After the replacement of Australian Prime Minister Tony Abbott with Malcolm Turnbull, we reported on the reduced domestic appetite for a $50 billion submarine deal with two Japanese companies, Mitsubishi and Kawasaki. Now it appears that where many saw doubts about the deal’s future, Germany’s ThysenKrupp and France’s DCNS see an opportunity. The FT reports that these companies have stepped up their bidding efforts to win the contract to build new subs for Australia. The push by the companies includes aggressive attempts to woo unionized workers and their executives, and the Europeans’ hopes were raised this weekend after French firm Thales won a $917 million contract to build light armored vehicles for Canberra.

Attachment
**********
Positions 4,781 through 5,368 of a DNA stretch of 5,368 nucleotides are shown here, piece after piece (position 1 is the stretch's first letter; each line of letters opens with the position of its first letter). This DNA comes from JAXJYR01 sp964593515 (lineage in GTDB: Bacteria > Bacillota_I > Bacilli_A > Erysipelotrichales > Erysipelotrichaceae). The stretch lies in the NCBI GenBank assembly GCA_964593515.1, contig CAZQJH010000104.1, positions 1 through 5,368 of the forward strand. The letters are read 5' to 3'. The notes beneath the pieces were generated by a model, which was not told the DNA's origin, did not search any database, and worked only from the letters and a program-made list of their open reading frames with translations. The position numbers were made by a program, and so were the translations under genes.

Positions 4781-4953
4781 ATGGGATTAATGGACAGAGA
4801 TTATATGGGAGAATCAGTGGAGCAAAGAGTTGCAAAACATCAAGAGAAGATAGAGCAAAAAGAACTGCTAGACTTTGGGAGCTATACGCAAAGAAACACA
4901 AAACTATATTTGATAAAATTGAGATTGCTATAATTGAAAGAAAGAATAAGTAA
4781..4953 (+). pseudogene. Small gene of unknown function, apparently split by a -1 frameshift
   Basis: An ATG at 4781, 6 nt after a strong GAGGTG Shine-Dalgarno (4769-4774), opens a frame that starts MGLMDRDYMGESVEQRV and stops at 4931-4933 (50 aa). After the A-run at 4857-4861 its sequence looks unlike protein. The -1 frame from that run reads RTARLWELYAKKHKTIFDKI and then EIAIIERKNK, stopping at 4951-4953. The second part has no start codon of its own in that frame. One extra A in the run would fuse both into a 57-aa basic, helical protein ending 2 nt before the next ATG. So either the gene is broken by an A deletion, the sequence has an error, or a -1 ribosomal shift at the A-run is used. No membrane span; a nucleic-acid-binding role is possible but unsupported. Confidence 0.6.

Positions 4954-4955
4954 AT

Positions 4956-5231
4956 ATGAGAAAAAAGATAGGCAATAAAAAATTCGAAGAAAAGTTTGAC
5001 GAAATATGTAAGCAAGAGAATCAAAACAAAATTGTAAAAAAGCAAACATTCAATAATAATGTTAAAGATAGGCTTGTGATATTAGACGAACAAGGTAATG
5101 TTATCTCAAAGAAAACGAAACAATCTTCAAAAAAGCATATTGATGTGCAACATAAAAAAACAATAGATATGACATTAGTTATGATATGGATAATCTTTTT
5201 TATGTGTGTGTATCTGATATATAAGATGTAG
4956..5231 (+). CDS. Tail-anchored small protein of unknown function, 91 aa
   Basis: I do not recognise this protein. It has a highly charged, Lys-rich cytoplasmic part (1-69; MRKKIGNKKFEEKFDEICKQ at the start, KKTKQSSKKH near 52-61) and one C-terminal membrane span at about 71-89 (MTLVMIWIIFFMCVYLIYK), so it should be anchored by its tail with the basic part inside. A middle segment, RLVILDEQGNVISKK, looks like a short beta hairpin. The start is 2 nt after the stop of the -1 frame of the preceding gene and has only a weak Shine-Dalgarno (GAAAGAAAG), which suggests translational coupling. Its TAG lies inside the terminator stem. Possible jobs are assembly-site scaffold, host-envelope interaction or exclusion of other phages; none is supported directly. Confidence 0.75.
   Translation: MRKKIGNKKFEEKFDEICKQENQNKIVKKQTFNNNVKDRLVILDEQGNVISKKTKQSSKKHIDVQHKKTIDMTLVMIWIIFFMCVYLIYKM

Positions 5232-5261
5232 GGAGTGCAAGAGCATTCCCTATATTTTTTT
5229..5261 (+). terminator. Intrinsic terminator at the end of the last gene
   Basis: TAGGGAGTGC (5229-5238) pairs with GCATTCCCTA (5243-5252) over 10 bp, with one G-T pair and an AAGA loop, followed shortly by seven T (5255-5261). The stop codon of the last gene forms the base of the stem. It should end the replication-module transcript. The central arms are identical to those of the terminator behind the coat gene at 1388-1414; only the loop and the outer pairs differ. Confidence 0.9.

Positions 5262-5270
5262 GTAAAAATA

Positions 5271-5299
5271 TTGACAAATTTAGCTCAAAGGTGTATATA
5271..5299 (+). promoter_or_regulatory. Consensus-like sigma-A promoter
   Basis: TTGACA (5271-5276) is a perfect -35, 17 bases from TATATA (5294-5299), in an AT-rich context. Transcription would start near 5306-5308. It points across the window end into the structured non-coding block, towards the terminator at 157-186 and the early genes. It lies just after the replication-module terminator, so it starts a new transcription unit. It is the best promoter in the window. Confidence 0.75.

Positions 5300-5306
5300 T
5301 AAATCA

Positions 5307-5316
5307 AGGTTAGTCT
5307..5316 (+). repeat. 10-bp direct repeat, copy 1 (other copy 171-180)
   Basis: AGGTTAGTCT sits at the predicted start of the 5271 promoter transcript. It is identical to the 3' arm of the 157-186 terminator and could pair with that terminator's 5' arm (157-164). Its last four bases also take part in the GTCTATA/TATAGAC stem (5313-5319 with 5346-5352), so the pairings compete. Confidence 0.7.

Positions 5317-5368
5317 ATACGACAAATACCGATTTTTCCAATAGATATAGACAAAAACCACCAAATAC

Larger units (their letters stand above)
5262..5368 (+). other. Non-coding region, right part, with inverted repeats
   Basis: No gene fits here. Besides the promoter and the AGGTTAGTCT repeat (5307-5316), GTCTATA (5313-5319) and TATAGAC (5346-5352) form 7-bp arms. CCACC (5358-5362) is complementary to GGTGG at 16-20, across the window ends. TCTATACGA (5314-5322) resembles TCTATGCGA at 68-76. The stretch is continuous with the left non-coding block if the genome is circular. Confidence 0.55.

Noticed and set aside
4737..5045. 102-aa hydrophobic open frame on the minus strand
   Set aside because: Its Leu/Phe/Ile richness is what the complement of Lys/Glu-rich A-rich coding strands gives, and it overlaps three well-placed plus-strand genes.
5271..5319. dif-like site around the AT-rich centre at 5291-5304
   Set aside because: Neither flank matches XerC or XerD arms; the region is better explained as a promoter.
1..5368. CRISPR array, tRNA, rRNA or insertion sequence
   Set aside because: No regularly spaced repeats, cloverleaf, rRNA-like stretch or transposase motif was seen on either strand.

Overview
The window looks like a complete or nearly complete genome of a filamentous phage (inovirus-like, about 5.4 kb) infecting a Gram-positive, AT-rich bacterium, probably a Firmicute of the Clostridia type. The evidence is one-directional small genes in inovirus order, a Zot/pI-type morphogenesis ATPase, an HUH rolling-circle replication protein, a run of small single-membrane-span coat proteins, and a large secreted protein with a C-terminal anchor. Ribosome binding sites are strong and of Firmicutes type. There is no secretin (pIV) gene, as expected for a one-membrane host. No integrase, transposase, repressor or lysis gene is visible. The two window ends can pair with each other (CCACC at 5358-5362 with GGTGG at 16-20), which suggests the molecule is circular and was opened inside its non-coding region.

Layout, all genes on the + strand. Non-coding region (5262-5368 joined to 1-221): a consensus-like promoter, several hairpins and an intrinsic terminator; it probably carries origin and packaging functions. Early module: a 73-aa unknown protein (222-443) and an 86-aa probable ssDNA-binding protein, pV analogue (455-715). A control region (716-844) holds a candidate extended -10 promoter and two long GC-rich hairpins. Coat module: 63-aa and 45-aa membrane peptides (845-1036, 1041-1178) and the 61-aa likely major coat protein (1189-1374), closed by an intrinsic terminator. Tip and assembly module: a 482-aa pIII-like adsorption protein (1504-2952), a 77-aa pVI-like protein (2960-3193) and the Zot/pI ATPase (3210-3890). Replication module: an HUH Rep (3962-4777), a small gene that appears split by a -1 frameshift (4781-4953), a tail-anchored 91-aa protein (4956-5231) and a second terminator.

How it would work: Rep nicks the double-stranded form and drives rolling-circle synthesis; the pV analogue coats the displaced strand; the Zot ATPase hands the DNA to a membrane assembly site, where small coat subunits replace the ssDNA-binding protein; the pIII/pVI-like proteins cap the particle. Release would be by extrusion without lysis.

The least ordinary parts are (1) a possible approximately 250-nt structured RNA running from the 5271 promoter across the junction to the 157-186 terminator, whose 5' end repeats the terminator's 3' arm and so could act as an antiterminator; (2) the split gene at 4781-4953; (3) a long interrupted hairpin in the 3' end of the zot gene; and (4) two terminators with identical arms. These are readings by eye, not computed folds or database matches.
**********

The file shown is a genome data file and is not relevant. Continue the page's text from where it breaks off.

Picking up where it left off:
Last month, some analysts thought that Turnbull, who is more conciliatory than his brash predecessor, would turn Australia away from Japan in an effort to avoid confronting Beijing. But while Japan may yet lose out here, the dangers to the submarine deal have so far come for domestic, not international, reasons. Unions aren’t interested in tweaking Canberra’s geopolitical strategy. Rather, they just want the $50 billion to create jobs at home, and the two European companies seeking the contract may be more willing to help on that front than Japan. It’s now pretty clear that someone will get the submarine contract, and the bottom line is that, whether its financed by Europe or Japan, the militarization of Australia isn’t good news for China.